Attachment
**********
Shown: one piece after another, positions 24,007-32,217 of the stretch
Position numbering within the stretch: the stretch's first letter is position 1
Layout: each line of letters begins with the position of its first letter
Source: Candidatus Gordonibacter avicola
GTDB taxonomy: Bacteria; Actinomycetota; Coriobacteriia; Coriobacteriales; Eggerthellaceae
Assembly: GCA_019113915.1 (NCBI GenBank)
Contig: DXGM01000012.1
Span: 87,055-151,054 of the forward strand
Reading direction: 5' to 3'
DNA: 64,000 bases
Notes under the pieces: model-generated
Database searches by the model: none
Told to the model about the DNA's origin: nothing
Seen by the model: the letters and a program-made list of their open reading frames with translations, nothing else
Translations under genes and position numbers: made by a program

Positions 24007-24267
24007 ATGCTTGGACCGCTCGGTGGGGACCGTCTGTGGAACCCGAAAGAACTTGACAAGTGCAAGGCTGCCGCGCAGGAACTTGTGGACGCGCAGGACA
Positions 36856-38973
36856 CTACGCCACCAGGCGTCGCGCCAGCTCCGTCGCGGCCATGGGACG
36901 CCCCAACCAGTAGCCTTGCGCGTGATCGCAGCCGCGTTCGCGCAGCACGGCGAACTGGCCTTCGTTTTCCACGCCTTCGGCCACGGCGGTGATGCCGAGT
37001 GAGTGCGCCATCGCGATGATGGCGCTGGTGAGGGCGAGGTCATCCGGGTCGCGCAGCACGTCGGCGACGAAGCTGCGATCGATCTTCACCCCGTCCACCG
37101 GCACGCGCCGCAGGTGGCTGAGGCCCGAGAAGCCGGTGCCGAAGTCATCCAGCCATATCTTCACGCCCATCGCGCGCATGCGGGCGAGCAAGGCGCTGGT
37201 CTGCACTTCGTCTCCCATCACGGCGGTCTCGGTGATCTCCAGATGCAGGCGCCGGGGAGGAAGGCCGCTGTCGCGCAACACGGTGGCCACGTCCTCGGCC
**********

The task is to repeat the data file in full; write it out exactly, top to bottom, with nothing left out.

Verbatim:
Shown: one piece after another, positions 24,007-32,217 of the stretch
Position numbering within the stretch: the stretch's first letter is position 1
Layout: each line of letters begins with the position of its first letter
Source: Candidatus Gordonibacter avicola
GTDB taxonomy: Bacteria; Actinomycetota; Coriobacteriia; Coriobacteriales; Eggerthellaceae
Assembly: GCA_019113915.1 (NCBI GenBank)
Contig: DXGM01000012.1
Span: 87,055-151,054 of the forward strand
Reading direction: 5' to 3'
DNA: 64,000 bases
Notes under the pieces: model-generated
Database searches by the model: none
Told to the model about the DNA's origin: nothing
Seen by the model: the letters and a program-made list of their open reading frames with translations, nothing else
Translations under genes and position numbers: made by a program

Positions 24007-24267
24007 ATGCTTGGACCGCTCGGTGGGGACCGTCTGTGGAACCCGAAAGAACTTGACAAGTGCAAGGCTGCCGCGCAGGAACTTGTGGACGCGCAGGACA
Positions 36856-38973
36856 CTACGCCACCAGGCGTCGCGCCAGCTCCGTCGCGGCCATGGGACG
36901 CCCCAACCAGTAGCCTTGCGCGTGATCGCAGCCGCGTTCGCGCAGCACGGCGAACTGGCCTTCGTTTTCCACGCCTTCGGCCACGGCGGTGATGCCGAGT
37001 GAGTGCGCCATCGCGATGATGGCGCTGGTGAGGGCGAGGTCATCCGGGTCGCGCAGCACGTCGGCGACGAAGCTGCGATCGATCTTCACCCCGTCCACCG
37101 GCACGCGCCGCAGGTGGCTGAGGCCCGAGAAGCCGGTGCCGAAGTCATCCAGCCATATCTTCACGCCCATCGCGCGCATGCGGGCGAGCAAGGCGCTGGT
37201 CTGCACTTCGTCTCCCATCACGGCGGTCTCGGTGATCTCCAGATGCAGGCGCCGGGGAGGAAGGCCGCTGTCGCGCAACACGGTGGCCACGTCCTCGGCC